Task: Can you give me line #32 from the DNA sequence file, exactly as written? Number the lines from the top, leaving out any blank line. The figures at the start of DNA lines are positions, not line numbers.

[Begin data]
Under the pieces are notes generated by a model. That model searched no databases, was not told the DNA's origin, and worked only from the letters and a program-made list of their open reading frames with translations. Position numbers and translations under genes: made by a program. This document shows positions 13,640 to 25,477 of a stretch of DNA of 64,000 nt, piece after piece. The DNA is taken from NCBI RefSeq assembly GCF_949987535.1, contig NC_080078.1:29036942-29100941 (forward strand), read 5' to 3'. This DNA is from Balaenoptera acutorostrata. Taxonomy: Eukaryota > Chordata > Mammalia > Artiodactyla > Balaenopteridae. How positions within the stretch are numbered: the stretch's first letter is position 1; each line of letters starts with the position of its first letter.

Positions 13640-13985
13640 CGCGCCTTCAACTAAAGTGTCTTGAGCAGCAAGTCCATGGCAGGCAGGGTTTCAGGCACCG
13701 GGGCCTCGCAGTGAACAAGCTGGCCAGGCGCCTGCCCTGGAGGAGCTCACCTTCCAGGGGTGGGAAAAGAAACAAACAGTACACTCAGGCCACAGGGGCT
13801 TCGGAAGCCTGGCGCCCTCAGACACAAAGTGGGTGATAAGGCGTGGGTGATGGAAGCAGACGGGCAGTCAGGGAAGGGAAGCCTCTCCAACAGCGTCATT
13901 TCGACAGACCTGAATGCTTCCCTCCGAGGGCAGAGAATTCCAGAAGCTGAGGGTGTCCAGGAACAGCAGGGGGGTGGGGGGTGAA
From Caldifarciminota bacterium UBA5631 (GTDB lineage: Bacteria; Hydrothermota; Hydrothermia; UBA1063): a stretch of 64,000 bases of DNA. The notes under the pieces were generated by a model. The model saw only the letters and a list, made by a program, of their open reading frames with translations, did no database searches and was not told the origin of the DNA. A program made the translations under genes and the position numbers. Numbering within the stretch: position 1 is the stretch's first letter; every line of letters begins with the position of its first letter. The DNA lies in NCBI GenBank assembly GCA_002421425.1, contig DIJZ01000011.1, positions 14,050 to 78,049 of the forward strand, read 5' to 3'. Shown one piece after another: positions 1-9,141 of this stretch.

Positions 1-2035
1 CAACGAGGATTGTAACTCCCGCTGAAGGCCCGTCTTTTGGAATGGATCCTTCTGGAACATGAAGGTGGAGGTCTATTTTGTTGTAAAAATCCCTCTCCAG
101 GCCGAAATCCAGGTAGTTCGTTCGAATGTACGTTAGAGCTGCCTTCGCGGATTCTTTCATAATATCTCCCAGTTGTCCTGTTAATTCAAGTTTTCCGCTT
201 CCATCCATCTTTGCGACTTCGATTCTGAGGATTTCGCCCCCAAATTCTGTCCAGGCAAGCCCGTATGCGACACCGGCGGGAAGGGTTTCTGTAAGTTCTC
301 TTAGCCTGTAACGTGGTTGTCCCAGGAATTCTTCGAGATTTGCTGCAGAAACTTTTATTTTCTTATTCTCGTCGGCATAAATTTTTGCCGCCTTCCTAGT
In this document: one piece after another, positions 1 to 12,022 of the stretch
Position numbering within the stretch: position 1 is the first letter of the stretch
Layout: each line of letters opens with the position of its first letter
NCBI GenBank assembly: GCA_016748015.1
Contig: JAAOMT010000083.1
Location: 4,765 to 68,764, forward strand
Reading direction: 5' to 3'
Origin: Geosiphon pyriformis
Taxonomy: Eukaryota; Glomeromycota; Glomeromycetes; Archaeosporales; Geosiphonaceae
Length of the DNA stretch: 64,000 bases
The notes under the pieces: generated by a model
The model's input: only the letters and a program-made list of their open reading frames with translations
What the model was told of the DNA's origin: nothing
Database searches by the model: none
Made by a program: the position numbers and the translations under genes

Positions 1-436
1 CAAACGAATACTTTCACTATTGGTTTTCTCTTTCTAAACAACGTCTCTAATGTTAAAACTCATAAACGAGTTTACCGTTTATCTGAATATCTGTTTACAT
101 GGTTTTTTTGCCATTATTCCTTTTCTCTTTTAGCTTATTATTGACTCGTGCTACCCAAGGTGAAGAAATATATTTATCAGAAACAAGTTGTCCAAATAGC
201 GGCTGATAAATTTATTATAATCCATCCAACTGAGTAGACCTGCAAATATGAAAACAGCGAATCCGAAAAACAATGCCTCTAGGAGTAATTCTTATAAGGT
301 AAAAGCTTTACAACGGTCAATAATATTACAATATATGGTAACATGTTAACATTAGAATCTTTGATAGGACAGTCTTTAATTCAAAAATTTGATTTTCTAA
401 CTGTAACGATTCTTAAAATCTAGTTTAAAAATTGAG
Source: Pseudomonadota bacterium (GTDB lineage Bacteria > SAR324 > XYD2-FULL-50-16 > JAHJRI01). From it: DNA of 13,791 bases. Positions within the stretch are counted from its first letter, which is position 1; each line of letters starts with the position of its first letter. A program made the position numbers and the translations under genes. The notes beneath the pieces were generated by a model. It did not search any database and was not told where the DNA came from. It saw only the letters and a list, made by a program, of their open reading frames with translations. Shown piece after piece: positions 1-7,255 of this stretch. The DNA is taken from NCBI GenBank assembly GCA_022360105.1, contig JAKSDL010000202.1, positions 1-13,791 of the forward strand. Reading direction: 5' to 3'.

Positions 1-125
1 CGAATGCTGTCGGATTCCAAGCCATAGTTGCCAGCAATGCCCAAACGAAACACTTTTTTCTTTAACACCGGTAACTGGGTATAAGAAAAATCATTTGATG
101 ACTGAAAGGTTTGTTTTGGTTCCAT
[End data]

301 AAAAGCTTTACAACGGTCAATAATATTACAATATATGGTAACATGTTAACATTAGAATCTTTGATAGGACAGTCTTTAATTCAAAAATTTGATTTTCTAA